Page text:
When one elects to employ tassels directly, tassels are preferably pretreated at a cold temperature for a predefined time, preferably at 10° C. for about 4 days. After pretreatment of a whole tassel at a cold temperature, dissected anthers are further pretreated in an environment that diverts microspores from their development pathway. The function of the preculture medium is to switch the developmental program from one of pollen development to that of embryoid/callus development. An embodiment of such an environment in the form of a preculture medium includes a sugar alcohol, for example mannitol or sorbitol, inositol or the like. An exemplary synergistic combination is the use of mannitol at a temperature of about 10° C. for a period ranging from about 10 to 14 days. In a preferred embodiment, 3 ml of 0.3 M mannitol combined with 50 mg/l of ascorbic acid, silver nitrate and colchicine is used for incubation of anthers at 10° C. for between 10 and 14 days. Another embodiment is to substitute sorbitol for mannitol. The colchicine produces chromosome doubling at this early stage. The chromosome doubling agent is preferably only present at the preculture stage.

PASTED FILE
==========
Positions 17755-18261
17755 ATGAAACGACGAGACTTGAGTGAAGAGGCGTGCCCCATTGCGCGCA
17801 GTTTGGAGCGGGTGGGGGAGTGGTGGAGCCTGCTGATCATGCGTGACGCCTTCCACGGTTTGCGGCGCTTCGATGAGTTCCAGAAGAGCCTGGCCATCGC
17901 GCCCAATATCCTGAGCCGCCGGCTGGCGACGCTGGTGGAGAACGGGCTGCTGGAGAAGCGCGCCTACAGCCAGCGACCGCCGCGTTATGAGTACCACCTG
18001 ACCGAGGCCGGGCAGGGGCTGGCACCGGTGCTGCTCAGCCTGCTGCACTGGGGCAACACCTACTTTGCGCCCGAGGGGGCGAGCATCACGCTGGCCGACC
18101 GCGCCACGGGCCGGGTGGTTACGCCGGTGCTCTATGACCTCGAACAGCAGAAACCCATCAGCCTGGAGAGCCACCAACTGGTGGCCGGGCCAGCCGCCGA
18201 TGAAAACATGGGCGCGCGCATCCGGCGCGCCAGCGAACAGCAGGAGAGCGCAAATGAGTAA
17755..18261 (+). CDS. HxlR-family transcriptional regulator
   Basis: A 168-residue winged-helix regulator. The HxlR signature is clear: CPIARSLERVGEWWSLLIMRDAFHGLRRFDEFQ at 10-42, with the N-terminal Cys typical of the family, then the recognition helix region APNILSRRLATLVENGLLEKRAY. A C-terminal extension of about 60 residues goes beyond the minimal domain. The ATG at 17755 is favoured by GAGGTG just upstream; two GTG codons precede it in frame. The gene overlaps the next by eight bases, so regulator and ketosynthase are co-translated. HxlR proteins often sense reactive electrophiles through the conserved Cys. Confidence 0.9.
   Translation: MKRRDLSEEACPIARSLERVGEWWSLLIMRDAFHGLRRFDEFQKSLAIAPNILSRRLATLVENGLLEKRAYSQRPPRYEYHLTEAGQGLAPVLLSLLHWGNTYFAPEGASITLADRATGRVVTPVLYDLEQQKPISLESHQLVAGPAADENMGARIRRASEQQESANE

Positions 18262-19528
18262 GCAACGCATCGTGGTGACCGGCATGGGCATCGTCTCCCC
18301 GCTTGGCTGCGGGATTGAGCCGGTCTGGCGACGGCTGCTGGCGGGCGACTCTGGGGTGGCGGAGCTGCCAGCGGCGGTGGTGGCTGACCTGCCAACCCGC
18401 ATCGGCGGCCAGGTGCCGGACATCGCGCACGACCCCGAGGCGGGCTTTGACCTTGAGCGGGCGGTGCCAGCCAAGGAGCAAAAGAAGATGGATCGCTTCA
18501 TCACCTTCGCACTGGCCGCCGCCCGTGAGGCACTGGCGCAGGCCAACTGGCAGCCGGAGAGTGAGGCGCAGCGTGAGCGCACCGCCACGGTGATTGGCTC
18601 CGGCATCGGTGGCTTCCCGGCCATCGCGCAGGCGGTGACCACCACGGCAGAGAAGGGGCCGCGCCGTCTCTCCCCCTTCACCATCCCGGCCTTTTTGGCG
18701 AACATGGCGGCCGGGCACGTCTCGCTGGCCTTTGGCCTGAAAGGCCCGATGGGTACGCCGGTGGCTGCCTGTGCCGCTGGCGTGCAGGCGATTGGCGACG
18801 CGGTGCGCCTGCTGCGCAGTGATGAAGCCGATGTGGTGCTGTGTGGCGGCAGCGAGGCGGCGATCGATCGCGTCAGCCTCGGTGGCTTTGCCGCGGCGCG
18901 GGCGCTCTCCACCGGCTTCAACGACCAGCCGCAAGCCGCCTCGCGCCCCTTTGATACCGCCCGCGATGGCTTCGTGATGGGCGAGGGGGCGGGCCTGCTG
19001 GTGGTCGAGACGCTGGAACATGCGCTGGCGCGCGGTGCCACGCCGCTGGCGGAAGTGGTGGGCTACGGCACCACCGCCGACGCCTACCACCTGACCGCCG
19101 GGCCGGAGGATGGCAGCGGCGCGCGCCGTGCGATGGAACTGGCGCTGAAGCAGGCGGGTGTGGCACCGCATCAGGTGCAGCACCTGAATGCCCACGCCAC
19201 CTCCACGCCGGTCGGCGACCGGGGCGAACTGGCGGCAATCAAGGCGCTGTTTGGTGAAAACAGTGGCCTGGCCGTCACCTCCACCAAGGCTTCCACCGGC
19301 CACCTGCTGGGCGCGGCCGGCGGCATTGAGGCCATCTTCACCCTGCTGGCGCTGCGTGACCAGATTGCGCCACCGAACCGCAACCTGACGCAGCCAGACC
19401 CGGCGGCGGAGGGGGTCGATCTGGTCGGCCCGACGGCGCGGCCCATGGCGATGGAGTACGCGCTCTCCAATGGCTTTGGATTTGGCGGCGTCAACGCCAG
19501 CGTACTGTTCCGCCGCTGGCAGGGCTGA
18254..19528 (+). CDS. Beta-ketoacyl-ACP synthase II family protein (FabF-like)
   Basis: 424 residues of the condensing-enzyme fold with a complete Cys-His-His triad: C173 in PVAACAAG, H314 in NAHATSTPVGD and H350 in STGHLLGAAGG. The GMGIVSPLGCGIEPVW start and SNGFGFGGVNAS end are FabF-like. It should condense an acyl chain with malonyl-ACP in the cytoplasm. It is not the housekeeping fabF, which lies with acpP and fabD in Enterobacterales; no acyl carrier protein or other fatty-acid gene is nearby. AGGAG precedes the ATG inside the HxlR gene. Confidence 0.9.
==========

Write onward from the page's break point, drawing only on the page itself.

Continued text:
It is believed that the mannitol or other similar carbon structure or environmental stress induces starvation and functions to force microspores to focus their energies on entering development stages. The cells are unable to use, for example, mannitol as a carbon source at this stage. It is believed that these treatments confuse the cells causing them to develop as embryoids and plants from microspores. Dramatic increases in development from these haploid cells, as high as 25 embryoids in 104 microspores, have resulted from using these methods.